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Potteries Orienteering Club

West Midlands Orienteering Association

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First published in The Potter May 2007
Text © Copyright John Heaton 2007

Ladderedge Country Park


The park lies on the western outskirts of Leek, straddling the A53 just before it reaches the River Churnet.

The Map

The map was produced at end of 2006 by Dave Peel of Peel Land Surveys with a grant from the National Lottery funded Awards for All. John Pigott has updated the map and is working with the Council to create a permanent course on the area. The Local Event on 16th June 2007 will be the first use of the area for orienteering.

Description of the park

(Based on Staffordshire Moorlands District Council information.)

Ladderedge Country Park comprises 30 hectares (70 acres) of fields and woodland, with ponds, marshland and streams, lying in two contrasting sections. A main hilly section of the park lies to the west where there are commanding views over Leek and towards the Peak District. To the east there is a flatter Barnfields section of the park, lying alongside the River Churnet. This eastern section is of little use for orienteering apart from training for school groups; it would be unsafe to connect to the main part for an event. The Park has been named a 2006 Green Flag Award winner{} {}– one of only 22 parks and open spaces to be handed the award in the West Midlands in that year. The Council Site Management aims to maintain and improve access facilities and wildlife.

The Fields

The fields contain a wide range of interesting and attractive wild flowers and grasses. The time of mowing and amount of grazing are critical to conserving the grassland interest. The fields are unusual as a relic of once widespread traditional farming practice in the Moorlands, which gave rise to a diversity of grass and flower species. For these interesting wild grassland flowers and grasses to remain, they must be given chance to flower and set seed before they are cut or grazed. For this reason, mowing will not normally be until after the 17th July, no artificial fertilisers are used and pesticides are avoided.

The Woodlands

The woods, and also the ponds and marshland, form a more naturally stable environment which has developed where less intervention is needed. Dead wood in trees near paths has to be cut back to reduce risk of injury to visitors but ideally all dead wood should be left in place as it is as vital to the natural ecosystem as living wood. Dead wood is the home of many of the invertebrate animals that are the food of woodland birds such as tree creeper and woodpecker. Absence of dead wood also reduces the range of nest sites for birds that prefer holes in tree trunks and branches. To redress this, the Council maintains more than 50 nest boxes in the wood suitable for tits, redstart and pied flycatcher. Nesting populations of these species are found to increase dramatically when nest boxes are available.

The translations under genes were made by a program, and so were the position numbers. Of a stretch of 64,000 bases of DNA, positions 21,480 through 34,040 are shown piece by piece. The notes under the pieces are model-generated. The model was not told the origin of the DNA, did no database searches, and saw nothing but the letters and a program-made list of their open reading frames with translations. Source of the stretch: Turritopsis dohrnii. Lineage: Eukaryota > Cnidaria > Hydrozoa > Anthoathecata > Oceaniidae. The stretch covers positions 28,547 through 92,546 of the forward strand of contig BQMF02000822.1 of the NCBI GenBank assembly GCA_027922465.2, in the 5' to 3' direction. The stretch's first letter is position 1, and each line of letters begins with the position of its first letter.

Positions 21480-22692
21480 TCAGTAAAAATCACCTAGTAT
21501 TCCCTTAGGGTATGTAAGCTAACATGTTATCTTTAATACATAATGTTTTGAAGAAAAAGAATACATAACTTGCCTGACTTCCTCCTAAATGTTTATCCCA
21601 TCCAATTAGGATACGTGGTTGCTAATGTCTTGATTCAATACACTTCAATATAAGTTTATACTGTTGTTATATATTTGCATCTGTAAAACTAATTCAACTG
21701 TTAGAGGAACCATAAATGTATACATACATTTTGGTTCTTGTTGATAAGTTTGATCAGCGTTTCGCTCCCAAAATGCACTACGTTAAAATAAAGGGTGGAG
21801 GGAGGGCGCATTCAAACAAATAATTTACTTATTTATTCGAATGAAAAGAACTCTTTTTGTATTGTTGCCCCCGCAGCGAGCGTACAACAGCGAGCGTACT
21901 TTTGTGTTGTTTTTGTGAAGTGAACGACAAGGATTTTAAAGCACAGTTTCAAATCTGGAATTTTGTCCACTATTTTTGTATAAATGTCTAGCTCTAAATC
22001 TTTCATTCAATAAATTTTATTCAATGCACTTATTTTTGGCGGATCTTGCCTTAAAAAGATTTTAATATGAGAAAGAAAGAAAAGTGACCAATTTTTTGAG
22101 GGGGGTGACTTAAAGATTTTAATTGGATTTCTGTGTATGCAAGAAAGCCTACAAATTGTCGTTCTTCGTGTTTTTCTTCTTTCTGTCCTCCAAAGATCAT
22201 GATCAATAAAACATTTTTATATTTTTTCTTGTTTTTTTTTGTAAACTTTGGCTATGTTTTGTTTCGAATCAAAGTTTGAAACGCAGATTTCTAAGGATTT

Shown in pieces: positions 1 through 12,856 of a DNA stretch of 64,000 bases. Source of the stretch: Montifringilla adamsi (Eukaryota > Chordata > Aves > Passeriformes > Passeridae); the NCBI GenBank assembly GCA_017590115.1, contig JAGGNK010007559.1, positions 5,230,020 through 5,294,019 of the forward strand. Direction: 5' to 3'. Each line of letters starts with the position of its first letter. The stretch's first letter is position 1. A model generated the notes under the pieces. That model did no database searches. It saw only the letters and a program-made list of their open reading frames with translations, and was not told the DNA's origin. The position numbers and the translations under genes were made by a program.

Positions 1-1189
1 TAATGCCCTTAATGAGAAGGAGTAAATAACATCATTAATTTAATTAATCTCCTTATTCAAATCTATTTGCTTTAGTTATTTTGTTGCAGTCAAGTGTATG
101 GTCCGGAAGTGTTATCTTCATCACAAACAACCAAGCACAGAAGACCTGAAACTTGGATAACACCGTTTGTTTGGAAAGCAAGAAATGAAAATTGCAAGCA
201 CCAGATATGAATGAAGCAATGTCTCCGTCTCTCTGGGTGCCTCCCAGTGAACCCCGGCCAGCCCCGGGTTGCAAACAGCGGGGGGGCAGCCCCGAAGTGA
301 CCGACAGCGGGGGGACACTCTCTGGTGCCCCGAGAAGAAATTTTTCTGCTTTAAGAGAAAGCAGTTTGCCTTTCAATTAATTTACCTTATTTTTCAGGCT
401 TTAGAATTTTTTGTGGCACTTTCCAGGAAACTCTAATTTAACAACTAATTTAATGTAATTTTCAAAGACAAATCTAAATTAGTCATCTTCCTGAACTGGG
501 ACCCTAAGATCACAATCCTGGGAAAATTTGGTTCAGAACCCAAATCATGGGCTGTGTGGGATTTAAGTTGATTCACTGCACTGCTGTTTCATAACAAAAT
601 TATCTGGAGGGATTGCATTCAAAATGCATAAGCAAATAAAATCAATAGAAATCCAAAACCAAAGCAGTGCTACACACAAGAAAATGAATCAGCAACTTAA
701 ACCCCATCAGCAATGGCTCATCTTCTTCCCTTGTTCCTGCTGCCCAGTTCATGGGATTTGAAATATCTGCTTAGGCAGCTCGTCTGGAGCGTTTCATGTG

The woodland, part of Longsdon Wood, has probably existed here since before 1600. Because of this continuity it is regarded as ‘ancient semi-natural’ woodland. An ancient ditch and low embankment can be seen at the woodland edge, its function once to keep livestock out of the wood. The woods have a limited but no less attractive range of delicate flowers. They appear in early spring in order to benefit from sunlight before the trees leaves create shade. Look particularly for bluebells, wood sorrel and wood anemone.

Marshland and Ponds

The Park‘s east marsh contains the most spectacular show of wild flowers beginning in early spring with a mass of golden yellow marsh marigold mixed with brilliant white bitter cress. Later come the taller and scented meadow sweet and wild angelica. You can also find ragged robin, hairy willowherb and yellow flag iris as well as many less obvious species. The East Marsh is also an excellent place to listen for birdsong in spring from the clear repetitive and delightful song thrush to the more subtly varied songs of several interesting warbler species. Water hens, mallard, frogs and newts can all be found at one time or another in the several small ponds around the park. Great crested newts, one the most protected amphibians are found in this area.

Caldon Canal

The Caldon Canal stretches from Etruria to Froghall lower down in the Churnet valley. This was opened in 1779. The Leek Branch was opened in 1802 and was built both to extend navigation to the town of Leek and to improve water supplies to the main line of the Trent and Mersey Canal, the Caldon Canal being owned by the Trent and Mersey Canal Company. The branch continues up the Churnet Valley to a turning point where it ends just on the eastern tip of the Barnfields part of the map.

Rudyard Lake (really a reservoir) was built to supply the canal system with water. Joseph Rudyard Kipling's parents first met here and later used the name for their son, who then used this unusual middle name in preference to Joseph. The lake is connected to the end of the canal by a narrow feeder watercourse. This forms the southern boundary of the main part of the Country Park and runs through the middle of the Barnfields site.

John Heaton